WASHINGTON (NEXSTAR) — Health experts testified before a Senate committee Tuesday, laying out the latest facts on the coronavirus.

The virus, which originated in China and has infected tens of thousands of people there, has now spread to nearly every continent. More than 100 cases have been confirmed in the United States.

“People in my area scared,” Sen. Patty Murray, D-Wash., said.

Her state is the only one in the nation that has recorded coronavirus deaths. Nine people there had died of the infection as of Tuesday afternoon.

“If someone at the White House or in this administration is actually in charge of responding to the coronavirus, it would be news to anybody in my state,” Murray said.

She said providing states with reliable testing equipment will help stop the spread, speeding up the process because state officials won’t have to send suspected cases to the U.S. Centers for Disease Control and Prevention.

Food and Drug Administration Commissioner Stephen Hahn promised that kits for up to 1 million tests will go out to states by the end of the week.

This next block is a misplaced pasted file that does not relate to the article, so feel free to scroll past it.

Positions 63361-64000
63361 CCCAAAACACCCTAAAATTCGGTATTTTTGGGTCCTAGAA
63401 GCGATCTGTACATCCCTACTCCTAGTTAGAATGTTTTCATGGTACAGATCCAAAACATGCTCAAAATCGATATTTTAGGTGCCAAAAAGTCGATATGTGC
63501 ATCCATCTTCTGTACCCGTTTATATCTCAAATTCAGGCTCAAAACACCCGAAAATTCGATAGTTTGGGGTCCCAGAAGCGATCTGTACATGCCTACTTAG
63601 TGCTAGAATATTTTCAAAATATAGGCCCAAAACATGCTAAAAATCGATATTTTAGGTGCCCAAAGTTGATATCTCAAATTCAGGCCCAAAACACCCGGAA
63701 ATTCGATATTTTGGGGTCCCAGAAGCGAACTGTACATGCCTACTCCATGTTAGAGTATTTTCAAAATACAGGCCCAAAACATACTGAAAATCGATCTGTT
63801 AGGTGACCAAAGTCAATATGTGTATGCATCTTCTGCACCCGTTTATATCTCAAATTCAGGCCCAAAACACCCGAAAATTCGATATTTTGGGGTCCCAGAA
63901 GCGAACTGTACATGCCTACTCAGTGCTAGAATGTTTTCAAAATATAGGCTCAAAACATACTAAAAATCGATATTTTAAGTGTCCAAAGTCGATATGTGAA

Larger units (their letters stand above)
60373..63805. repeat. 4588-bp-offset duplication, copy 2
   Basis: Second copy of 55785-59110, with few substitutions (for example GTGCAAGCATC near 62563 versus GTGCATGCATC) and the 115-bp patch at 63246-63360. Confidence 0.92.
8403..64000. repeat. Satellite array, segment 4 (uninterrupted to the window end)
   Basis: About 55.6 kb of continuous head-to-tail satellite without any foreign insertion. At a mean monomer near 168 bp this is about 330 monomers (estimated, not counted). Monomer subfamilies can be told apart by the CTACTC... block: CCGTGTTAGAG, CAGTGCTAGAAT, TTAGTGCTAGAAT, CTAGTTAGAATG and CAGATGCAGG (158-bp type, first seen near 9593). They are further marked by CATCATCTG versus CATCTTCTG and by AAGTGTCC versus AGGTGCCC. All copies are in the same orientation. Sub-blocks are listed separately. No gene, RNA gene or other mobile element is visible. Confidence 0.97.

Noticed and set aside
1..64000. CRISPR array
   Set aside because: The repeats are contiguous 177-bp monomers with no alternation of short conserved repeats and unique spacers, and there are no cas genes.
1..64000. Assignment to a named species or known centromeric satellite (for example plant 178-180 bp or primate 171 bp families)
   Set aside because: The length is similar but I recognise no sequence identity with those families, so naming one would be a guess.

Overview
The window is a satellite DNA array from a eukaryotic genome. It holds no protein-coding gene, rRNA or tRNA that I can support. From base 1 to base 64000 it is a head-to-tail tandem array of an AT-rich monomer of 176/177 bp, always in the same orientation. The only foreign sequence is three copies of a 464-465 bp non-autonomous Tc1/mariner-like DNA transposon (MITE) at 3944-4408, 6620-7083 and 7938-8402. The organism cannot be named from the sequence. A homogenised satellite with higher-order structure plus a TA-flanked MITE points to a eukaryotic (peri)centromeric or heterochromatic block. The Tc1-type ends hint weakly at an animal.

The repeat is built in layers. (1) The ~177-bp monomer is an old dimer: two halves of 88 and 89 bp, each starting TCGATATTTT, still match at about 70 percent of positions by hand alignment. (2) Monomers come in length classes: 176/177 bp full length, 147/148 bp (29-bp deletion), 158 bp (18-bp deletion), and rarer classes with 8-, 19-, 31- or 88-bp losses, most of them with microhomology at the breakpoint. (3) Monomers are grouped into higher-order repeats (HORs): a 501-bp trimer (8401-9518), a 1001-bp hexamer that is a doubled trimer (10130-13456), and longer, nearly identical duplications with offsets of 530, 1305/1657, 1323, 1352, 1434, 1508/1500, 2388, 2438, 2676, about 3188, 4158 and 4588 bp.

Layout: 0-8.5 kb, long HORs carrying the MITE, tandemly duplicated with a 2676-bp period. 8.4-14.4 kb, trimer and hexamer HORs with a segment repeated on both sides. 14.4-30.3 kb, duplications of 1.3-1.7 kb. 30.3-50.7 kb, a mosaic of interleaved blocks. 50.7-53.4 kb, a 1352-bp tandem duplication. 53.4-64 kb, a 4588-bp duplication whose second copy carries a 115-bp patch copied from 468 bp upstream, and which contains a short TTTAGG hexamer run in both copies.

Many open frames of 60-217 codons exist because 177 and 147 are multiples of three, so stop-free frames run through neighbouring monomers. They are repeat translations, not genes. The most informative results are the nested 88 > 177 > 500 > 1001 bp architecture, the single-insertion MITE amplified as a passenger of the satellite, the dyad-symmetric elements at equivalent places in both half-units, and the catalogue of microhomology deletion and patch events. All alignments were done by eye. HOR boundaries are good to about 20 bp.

National Institute of Health Director Anthony Fauci said while it will likely be more than a year before a vaccine is available, drugs to treat the virus should be ready soon.

“We should know in a period of a few months, several months, whether or not this particular drug works,” Fauci said. “If it does, the implantation of that would be almost immediate.”

Murray said she fears low-income workers or those without health insurance will be forced to keep working when they are sick, perhaps making them more susceptible to contracting and spreading the illness.

Republicans say health officials from the Trump administration are doing a good job.

“All of you should take a bow,” Sen. Pat Roberts, R-Kan., said.

Still, he said he hopes that with the passage of a multibillion-dollar emergency package, vulnerable rural communities will get the help they need to combat the virus.

Congress is expected to approve that funding by the end of the week.